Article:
That's where the loneliness creeps in: Superboy, who's already experienced con men, mind-readers, and alien imposters, accepts their invitation pretty much instantly. Three fellow teenagers, each with a superpower as amazing as his own (Saturn Girl can read minds, Cosmic Boy controls magnetism, and Lightning Boy - afterward Lightning Lad - can generate electricity), and they want to know him, want to share adventures with him! Our writers (Jerry Siegel, Otto Binder, the mighty Edmond Hamilton, and others) have never made Superboy smile so wide.

The irony here is that this future world Superboy finds is the one he SHOULD have crash-landed on in the first place, the one his father Jor-El envisioned for him. Not rural, non-tech, backwater Smallville, Kansas, but the shining super-tech world of the 31st century, so similar to Jor-El's own vanished world.

But all of that is hindsight, however enriched: in our present volume, there are only smiles and silly menaces and an ever-expanding roster of superpowered teens with whom our hero can pal around.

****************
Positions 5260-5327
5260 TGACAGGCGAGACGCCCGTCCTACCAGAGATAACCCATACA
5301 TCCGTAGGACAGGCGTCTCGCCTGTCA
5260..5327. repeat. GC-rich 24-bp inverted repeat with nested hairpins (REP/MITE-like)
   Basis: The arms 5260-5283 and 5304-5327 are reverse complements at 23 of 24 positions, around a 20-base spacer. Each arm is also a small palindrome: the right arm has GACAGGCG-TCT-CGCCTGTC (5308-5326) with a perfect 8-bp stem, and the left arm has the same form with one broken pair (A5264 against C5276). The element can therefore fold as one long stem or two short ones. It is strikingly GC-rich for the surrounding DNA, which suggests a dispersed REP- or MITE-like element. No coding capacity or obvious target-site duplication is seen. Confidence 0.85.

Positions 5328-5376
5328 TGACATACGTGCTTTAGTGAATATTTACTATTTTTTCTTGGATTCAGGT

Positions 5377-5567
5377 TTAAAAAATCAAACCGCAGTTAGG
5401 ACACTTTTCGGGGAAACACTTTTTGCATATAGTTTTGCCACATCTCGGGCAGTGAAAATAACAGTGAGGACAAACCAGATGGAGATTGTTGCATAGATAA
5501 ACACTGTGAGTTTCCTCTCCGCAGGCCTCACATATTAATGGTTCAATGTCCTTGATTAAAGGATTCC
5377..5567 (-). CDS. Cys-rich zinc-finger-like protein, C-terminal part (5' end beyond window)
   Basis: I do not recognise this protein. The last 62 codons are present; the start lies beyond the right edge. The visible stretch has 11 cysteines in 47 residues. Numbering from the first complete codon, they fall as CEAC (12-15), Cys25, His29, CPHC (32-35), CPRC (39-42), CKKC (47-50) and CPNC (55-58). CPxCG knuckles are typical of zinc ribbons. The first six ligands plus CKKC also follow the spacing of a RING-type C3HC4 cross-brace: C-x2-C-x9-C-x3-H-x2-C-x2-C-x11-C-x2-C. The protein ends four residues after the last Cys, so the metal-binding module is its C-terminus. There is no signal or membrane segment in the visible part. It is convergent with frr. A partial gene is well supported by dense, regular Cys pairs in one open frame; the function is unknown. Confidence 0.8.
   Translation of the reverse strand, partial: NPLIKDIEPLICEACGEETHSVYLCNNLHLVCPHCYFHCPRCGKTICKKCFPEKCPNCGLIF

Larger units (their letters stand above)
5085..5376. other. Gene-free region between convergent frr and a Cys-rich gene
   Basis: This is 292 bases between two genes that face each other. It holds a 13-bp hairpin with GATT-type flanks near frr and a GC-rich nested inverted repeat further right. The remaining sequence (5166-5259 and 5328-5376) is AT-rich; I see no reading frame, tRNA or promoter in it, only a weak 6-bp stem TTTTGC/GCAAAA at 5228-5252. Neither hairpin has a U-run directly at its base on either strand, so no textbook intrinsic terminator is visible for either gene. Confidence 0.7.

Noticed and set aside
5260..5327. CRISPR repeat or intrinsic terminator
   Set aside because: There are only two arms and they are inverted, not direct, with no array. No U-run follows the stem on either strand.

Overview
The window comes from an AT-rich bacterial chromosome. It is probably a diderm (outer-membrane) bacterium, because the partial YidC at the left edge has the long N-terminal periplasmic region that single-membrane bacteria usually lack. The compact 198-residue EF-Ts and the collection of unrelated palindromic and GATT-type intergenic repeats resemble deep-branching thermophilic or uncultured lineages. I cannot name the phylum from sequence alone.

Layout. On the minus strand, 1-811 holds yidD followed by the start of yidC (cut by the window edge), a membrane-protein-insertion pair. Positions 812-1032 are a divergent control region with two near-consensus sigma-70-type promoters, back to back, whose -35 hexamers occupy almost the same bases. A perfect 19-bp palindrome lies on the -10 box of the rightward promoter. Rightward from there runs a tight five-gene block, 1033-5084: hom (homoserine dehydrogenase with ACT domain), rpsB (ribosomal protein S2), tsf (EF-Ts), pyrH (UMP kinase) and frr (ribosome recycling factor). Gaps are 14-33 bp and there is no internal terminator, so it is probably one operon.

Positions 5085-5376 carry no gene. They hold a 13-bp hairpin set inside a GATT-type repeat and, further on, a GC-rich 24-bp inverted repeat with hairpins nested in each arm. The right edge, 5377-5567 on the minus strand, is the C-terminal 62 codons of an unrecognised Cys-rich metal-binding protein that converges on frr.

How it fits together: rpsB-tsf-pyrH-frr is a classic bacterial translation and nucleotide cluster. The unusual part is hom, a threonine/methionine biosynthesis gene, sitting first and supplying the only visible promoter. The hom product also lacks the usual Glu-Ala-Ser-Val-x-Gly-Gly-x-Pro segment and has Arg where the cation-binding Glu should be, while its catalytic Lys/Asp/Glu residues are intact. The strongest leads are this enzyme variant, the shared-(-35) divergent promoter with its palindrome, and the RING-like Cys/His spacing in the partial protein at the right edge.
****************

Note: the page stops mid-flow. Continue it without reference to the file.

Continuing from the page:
There's Triplicate Girl, who can, not surprisingly, split into three hard-fighting separate selves. There's Shrinking Violet, who can shrink herself down to any minute size. There's Dream Girl, who's dreams infallibly predict the future (except for all the plotlines in which they tecnnically don't). There's Mon-el, a Daxamite with powers equalling or exceeding that of Superboy himself. There's Phantom Girl, who can slip effortlessly through any solid object (if, at this point, you're sensing a certain element of ... shall we say, uselessness? in the powers of the Legion's female members, you should keep two things in mind: 1) this was 195-friggin-8, for cripes sake, and 2) the Legion writers saw this even then, which is why they were so quick to introduce Supergirl into the mythos). There's Ultra-Boy, who can utilize a wide variety of super-powers, but only one at a time. There's Bouncing Boy, who can inflate himself like a beach ball and bounce, bounce, bounce. There's even Matter-Eater Lad, whose super-power couldn't be easier to gu.ess - rock, steel, anything (in a crossover that'll likely never happen, that is, humble Matter-Eater Lad could simply EAT Wolverine's claws ... which would make Wolverine look pretty damn silly).